Choosing a contractor can be a frustrating process, but it is worth the effort in the long run. It is a good idea to get several quotes for any large project since prices can vary widely for the same job. Usually three quotes will be sufficient to determine a reasonable price. If possible, you should try and get quotes from equally qualified firms. The trick is determining which firms to approach. Here are some tips that will be helpful.

  • One of the best ways to select contractors is to get referrals from friends or family who have had work done on their homes.
  • Check each contractor's licensing for applicability to the job and length of time held.
  • Ask if licensed technicians will be performing the work.
  • Ask about the contractor's warranty. Workmanship should be covered as well as all materials installed by the contractor.
  • Take advantage of a contractor listing service, which prescreens contractors, and can place you in touch with qualified firms.

Choosing a model
This is a tough one. Choosing a furnace or boiler is not like choosing a new television or computer. The public at large tends to be less familiar with the features and performance points that are important to a heating system than those of an entertainment system. The issues that should come to mind when choosing a model are price, performance, reliability, and features.

Price versus Efficiency
The price is important, but should not be the only consideration. Buying the least expensive heating equipment is usually not the best investment. It is a better idea to consider the operating cost of the equipment as well as the first cost. Because heating systems last for many years, the operating cost will greatly exceed the first cost of the equipment over its lifetime. If you buy a more efficient system, then over time the lower operating cost will more than pay for the higher first cost. Not only that, high efficiency heating equipment improves comfort and air quality throughout the home, and helps reduce air pollution.

Identifying High Efficiency Equipment
One easy way for consumers to differentiate high efficiency equipment is to look for the ENERGY STAR® Label. Heating and cooling products with the ENERGY STAR Label are produced by most major manufacturers and have the same features as standard products but also incorporate energy saving technology. Lists of ENERGY STAR labeled equipment are available on the Environmental Protection Agency's web page.

Manufacturer's product literature is a good source of efficiency information. Most residential heating systems are rated by Annual Fuel Utilization Efficiency (AFUE). The efficiency of heat pumps is described by its Heating Season Performance Factor (HSPF). However, it is common to see listed an equivalent AFUE for Heat Pumps. This information can be found in the product brochures and used as means to compare options.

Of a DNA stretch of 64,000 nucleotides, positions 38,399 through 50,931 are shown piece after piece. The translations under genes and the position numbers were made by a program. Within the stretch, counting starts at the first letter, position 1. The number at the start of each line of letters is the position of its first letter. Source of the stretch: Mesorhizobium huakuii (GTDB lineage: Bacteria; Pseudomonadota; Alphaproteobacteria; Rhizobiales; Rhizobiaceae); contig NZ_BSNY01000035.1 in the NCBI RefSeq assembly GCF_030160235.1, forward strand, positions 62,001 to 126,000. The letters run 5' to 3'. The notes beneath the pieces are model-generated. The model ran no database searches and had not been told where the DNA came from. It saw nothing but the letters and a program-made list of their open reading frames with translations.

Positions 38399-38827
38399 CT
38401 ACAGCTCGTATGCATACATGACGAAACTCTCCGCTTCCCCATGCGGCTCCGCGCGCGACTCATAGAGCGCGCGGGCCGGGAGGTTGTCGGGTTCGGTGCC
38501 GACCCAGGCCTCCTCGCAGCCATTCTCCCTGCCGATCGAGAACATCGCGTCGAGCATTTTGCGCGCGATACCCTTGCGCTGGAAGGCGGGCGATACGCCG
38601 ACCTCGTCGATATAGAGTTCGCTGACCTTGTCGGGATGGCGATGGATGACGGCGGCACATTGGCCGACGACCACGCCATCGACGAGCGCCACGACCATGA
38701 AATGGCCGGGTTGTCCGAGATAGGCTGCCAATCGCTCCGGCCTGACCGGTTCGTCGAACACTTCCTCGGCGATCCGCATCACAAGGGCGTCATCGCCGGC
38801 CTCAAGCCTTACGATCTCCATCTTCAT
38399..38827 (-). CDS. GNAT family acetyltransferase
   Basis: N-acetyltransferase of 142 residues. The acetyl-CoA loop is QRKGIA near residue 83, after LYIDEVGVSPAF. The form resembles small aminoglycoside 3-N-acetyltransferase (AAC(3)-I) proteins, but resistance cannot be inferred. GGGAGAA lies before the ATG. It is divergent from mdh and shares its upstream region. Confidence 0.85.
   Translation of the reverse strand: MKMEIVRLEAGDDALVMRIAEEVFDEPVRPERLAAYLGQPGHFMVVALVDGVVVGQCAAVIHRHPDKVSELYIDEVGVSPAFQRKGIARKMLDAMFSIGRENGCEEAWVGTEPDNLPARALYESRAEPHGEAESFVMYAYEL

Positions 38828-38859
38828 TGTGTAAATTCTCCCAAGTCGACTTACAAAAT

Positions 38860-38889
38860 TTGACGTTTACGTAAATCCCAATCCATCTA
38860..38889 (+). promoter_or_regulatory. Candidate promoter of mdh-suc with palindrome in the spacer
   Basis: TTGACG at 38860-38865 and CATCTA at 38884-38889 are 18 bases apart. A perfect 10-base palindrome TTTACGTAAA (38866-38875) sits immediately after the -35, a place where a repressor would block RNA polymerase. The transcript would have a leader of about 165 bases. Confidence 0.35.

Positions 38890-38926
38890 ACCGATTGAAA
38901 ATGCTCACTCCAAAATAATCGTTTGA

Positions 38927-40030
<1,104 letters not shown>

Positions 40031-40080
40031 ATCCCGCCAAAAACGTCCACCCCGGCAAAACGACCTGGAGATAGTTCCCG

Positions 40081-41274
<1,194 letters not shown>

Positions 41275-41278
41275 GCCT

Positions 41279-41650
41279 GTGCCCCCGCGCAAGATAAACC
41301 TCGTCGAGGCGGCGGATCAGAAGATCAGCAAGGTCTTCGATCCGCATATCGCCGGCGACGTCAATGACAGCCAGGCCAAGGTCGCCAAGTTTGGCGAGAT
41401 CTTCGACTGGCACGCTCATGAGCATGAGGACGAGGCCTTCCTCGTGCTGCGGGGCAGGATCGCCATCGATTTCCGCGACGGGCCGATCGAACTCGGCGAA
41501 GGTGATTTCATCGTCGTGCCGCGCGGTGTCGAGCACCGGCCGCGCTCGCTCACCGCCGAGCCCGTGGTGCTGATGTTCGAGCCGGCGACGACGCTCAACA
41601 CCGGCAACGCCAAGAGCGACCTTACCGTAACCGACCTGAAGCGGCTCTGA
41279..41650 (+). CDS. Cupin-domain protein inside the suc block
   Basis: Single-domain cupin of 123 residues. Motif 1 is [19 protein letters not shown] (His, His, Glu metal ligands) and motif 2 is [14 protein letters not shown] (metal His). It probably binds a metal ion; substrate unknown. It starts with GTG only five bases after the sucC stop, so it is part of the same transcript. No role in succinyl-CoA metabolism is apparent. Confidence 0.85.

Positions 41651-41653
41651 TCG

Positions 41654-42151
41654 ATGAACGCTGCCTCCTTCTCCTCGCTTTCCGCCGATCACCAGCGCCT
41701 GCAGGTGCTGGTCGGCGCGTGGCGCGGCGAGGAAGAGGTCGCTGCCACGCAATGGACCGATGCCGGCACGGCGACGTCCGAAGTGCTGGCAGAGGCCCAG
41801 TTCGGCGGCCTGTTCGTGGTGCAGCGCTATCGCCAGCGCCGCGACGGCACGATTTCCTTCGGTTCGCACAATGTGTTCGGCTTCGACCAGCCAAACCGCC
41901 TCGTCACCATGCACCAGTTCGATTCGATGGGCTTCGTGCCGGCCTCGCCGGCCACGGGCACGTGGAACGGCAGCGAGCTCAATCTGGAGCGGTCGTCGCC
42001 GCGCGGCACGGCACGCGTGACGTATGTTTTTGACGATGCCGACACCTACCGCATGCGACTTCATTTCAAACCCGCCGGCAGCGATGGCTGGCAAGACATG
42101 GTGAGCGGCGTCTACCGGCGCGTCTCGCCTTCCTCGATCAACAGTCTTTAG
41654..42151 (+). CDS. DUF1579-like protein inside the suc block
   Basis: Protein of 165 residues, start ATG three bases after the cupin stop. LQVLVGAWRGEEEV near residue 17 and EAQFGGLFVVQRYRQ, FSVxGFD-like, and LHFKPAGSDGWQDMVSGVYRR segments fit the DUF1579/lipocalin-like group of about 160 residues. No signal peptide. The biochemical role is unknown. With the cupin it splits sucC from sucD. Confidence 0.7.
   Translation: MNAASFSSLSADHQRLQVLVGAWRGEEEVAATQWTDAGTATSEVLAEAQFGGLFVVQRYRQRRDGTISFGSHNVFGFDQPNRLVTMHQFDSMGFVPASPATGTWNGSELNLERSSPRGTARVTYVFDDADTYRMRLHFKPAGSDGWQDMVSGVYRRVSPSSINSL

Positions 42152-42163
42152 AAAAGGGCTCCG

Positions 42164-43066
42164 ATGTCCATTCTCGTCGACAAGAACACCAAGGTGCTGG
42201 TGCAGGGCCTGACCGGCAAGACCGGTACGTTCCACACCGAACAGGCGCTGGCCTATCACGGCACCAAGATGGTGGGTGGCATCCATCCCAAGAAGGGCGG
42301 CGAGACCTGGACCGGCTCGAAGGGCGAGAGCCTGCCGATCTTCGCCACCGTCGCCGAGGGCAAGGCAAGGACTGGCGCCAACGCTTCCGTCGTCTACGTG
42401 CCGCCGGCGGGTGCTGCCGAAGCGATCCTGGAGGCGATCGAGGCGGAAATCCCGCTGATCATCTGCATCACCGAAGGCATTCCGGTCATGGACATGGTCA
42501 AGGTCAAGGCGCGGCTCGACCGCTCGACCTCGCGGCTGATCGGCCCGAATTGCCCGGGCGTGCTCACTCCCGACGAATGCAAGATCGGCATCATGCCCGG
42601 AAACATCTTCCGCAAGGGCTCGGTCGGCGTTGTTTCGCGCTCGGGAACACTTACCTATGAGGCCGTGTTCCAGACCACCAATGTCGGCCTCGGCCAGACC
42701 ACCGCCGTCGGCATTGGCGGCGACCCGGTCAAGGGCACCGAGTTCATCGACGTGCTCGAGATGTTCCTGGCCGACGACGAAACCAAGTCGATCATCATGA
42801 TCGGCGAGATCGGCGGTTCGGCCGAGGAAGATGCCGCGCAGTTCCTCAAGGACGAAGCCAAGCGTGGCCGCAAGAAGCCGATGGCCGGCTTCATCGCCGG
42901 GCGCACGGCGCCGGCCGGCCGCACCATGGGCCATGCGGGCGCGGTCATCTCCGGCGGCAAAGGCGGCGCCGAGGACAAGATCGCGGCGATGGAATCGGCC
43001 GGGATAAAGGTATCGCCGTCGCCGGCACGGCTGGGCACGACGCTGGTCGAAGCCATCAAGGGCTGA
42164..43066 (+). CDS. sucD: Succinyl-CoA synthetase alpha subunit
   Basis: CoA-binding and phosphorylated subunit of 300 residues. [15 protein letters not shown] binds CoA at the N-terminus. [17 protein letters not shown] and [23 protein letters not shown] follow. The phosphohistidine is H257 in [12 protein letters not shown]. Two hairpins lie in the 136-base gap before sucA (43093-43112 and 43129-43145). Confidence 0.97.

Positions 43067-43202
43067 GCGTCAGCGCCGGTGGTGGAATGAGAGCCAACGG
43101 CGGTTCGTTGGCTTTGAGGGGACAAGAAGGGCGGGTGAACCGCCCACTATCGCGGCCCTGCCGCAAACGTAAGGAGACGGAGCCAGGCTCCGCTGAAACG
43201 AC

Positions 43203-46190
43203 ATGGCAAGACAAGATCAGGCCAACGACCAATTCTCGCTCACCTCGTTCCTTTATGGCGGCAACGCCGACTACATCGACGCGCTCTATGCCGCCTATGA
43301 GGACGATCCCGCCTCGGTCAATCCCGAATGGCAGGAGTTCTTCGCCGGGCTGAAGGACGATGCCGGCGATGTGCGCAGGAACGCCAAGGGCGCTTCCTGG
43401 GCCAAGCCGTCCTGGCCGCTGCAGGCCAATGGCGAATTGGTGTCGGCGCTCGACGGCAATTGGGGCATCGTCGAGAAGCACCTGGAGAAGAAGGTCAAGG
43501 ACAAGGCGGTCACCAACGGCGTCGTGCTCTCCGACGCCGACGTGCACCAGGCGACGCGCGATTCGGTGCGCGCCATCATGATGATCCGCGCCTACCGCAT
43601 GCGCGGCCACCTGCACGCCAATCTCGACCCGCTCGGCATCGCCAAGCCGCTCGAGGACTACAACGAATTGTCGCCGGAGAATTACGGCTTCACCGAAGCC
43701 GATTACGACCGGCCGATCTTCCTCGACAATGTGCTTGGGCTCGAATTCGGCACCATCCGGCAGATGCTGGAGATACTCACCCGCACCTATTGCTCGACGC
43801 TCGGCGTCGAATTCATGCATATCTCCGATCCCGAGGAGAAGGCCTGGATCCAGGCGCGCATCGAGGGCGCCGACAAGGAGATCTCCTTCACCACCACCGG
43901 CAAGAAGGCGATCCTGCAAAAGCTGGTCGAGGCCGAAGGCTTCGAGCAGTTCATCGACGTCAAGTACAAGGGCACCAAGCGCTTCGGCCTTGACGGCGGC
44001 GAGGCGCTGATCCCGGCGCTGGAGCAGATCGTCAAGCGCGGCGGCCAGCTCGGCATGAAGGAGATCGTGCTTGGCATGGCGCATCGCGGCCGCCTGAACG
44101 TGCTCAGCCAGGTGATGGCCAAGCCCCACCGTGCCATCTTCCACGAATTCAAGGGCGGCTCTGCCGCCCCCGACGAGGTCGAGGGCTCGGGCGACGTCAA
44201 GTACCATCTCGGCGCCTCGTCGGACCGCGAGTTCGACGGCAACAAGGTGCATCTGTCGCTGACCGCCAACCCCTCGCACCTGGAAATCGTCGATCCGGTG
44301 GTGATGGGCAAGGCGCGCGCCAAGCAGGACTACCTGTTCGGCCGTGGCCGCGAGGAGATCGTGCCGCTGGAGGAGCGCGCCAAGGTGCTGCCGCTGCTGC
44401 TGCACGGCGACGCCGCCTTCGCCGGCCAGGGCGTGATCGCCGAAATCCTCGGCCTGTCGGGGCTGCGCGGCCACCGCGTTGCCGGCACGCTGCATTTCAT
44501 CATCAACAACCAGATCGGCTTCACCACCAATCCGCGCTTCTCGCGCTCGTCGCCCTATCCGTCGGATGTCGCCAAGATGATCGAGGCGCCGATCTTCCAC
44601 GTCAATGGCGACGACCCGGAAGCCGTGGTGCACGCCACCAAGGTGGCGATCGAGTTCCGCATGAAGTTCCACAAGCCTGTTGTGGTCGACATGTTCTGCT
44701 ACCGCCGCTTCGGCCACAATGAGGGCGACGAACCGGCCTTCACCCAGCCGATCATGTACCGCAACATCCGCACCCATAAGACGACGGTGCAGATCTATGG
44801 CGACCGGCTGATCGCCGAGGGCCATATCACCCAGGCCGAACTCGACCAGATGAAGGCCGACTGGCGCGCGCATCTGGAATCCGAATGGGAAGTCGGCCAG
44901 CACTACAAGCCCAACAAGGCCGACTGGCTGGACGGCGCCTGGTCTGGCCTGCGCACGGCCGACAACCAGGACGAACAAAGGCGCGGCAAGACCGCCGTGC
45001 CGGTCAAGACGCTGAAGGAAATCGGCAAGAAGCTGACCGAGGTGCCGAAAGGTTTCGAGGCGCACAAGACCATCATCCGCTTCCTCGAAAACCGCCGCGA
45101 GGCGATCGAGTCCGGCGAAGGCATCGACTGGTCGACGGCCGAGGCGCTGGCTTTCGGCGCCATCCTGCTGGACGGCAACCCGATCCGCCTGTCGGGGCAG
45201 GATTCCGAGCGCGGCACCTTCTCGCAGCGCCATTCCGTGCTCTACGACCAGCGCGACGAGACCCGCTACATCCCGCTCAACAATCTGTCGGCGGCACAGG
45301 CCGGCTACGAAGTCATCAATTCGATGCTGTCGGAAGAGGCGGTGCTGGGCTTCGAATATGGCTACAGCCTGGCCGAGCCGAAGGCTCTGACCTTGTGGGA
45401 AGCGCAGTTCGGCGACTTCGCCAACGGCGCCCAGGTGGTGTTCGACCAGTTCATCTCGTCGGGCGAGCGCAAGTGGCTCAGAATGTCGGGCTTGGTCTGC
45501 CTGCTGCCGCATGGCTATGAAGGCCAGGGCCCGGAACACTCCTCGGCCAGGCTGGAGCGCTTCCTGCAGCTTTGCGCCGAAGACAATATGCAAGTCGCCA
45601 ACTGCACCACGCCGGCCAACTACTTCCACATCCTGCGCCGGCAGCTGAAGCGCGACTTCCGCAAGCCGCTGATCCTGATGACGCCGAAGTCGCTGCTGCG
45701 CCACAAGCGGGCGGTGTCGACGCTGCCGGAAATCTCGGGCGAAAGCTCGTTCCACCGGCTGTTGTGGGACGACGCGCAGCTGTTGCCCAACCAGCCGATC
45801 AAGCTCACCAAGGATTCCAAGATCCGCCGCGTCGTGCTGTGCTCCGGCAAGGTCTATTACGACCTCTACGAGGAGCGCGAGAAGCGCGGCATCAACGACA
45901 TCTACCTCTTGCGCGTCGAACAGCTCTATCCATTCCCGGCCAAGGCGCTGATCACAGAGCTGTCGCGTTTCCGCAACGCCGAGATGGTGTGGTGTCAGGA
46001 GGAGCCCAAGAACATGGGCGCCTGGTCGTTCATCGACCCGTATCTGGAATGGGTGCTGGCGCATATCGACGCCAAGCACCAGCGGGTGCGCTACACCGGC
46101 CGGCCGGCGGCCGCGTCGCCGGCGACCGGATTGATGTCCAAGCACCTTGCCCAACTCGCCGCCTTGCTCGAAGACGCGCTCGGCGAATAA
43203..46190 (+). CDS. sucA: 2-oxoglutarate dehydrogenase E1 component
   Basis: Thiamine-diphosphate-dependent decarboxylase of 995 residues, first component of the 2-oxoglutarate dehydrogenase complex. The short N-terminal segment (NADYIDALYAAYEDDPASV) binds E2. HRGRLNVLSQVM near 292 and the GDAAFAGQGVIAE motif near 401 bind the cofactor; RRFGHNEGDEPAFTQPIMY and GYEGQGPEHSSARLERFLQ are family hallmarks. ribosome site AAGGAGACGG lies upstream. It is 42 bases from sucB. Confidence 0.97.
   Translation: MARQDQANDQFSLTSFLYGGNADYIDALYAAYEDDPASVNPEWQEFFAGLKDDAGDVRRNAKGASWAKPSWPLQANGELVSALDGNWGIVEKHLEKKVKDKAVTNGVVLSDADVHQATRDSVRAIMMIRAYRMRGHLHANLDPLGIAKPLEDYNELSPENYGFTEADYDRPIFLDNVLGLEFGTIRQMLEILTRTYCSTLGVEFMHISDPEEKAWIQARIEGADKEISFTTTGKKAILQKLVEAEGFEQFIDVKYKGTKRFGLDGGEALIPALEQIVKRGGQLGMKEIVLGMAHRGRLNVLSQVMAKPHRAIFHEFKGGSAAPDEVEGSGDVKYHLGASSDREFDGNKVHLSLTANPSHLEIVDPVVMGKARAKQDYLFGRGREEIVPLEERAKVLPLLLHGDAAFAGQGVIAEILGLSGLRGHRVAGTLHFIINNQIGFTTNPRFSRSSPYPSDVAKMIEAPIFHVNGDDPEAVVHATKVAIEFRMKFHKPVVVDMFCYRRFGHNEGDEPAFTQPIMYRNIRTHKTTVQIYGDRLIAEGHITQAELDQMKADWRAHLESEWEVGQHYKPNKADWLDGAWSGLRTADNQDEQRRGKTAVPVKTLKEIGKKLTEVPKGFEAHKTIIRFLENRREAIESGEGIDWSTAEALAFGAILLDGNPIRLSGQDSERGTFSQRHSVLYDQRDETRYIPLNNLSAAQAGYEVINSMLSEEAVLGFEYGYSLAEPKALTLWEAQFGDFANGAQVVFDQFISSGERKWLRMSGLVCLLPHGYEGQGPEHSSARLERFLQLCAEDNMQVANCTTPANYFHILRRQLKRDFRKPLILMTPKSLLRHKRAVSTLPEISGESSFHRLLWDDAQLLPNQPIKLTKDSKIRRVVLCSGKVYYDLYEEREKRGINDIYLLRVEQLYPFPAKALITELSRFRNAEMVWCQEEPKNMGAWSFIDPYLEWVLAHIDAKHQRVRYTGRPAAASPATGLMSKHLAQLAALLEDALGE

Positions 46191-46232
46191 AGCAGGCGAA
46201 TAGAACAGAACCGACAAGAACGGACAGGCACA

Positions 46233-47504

The heating system you choose today will probably still be around 25 years from now. To avoid frequent service calls and a lifetime of aggravation, you want to get reliable equipment. You should compare warranties offered on various makes and models and consider a good warranty from a reputable manufacturer to be an indication of a reliable product. At a minimum, you will be offered a 1-year limited warranty on your new heating equipment. Some manufacturers offer longer warranties, up to 5 years on the overall system and 20 years on heat exchangers. Others offer extended warranties at additional cost. On heat pumps, you should look for a minimum 5-year warranty on the compressor. Just remember that there are options, don't settle for a minimum 1-year warranty if you don't have to.

Another element of reliability is quality service and preventive maintenance. Be sure that there is a service company nearby that is qualified on the type of system you are purchasing. The best case would be to have factory-trained service technicians do all repairs and preventive maintenance on your system. Modern, high efficiency equipment is complicated, much like newer automobiles, and it takes a great deal of training in order to troubleshoot problems effectively and keep heating equipment in good working order.

Features and Specifications